Willie makes a clean sweep in Girvan golf competition

The George Sprunt Memorial Invitation Sweepstake came to a conclusion last Sunday with the Sweepstake chairman Willie McDines making a clean sweep of the board winning the George Sprunt Trophy with 66(5)61 from Jack Galloway 73(11)62 and as both gentlemen are considered mature golfers Willie also beat Jack to the Caddyshack Trophy. I did not realize that Willie was that old. The scrastch trophy also went to Willie McDines beating Weir McCulloch 66(4)62 by virtue of a better inward half. In the ladies section Jill Bone came in to win on nett 69 followed by Donna Hunter nett 71 and Isobel Connor also on nett 71.Mind you I understand that if Isobel had not had a disaster at the 17th hole she would have won comfortably. But in golf, there are no excuses and it is the numbers that go down on the card which count. The weather remained in the golfers favour and the presentation took place in the Girvan clubhouse with Maggie’s Pantry providing excellent refreshments.

TheTurnberry Wednesday medal on 14th. October went to David Courtney (8)68 followed by James Byers (7)70, John Broadfoot (5)71 and Roddy Gardner (10)71.

The Girvan Golf Club October medal was won by Jack Galloway (11)39 Stableford points followed by Bernie Mills (8)38 points, Gregor Mackintosh (4)36, Jim Lafferty (10)36 and M. McKenna (21)36.points.


Last Sunday members of Turnberry Golf Club were treated to a ‘walk on the wild side’ by Martin Ebert golf course architect and Alan Patterson Turnberry Golf Course Superintendant who showed us how far they had achieved for the new layout. Apparently Donald Trump wants the sea to be seen from every green as far as possible which will of course make them very vulnerable to the high winds and salty air.

The very high winds we have in this part of the world could blow the ball across the more exposed greens but I understand that all this has been catered for. It certainly is very impressive and the drive from the championship tee on the 10th hole is frightening to someone of my capability. Think of the first hole at Macrihanish and it will give you some idea. The new 9th. and 11th. holes, both being par threes, could be the ruination of many a score card but a real challenge to the top pros.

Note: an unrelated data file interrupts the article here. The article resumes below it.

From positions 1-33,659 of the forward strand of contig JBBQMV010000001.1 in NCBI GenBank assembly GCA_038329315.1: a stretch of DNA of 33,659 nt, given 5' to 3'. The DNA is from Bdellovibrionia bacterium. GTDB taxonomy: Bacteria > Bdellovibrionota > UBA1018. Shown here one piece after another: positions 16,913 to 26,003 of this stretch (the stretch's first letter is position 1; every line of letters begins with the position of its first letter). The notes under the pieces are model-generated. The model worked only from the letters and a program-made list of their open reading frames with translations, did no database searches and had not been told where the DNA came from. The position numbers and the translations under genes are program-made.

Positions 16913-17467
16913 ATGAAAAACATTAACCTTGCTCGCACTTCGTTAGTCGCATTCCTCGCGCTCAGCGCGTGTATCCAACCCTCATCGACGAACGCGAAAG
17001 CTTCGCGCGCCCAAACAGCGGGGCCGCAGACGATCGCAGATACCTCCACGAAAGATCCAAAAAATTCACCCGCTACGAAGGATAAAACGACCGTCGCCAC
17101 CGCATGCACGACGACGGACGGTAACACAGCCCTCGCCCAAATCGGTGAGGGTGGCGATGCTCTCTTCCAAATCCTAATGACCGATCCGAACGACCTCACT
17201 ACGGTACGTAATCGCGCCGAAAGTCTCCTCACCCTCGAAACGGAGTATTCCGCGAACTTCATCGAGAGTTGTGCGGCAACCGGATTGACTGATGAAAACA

After our tour round these new holes we went back to the clubhouse where Allan Patterson gave us his view of things and what the winter maintenance programme would consist of. I am relieved to hear him agree that bunkers should have the sand in them sloped so that a ball comes to rest in the middle.

We then had a presentation by Richard Windows an agronomist with STRI who looks after the grass on all R&A championship courses, Wimbledon tennis courts, a number of football grounds and also the grass verges on airfields. With regard to the latter it is to ensure that the birds do not congregate or nest in these areas. There is another expert who was not at the presentation but Richard Windows explained his role in the preparation of the course.

This gentleman is a Mr. Taylor who is an ecologist looking after the rough. Now on every golf course rough is important as no golfer wants to spend most of his round looking in vain for lost golf balls, and if found the near impossibility of getting it out and back on to the fairway. Mr. Taylor ensures that the rough is light and wispy, easy to find the ball, and just as easy chipping out on to the fairway.

However if you are greedy and try to go for the green the wispy rough will wrap around your club and punish you. There is also the wild flowers that grow in these areas such as the wild orchid who make the course so much more attractive. With all these experts providing the perfect golf course I wonder what Old Tom Morris, Harry Vardon, J.H. Taylor et.al. looking down will make of it all.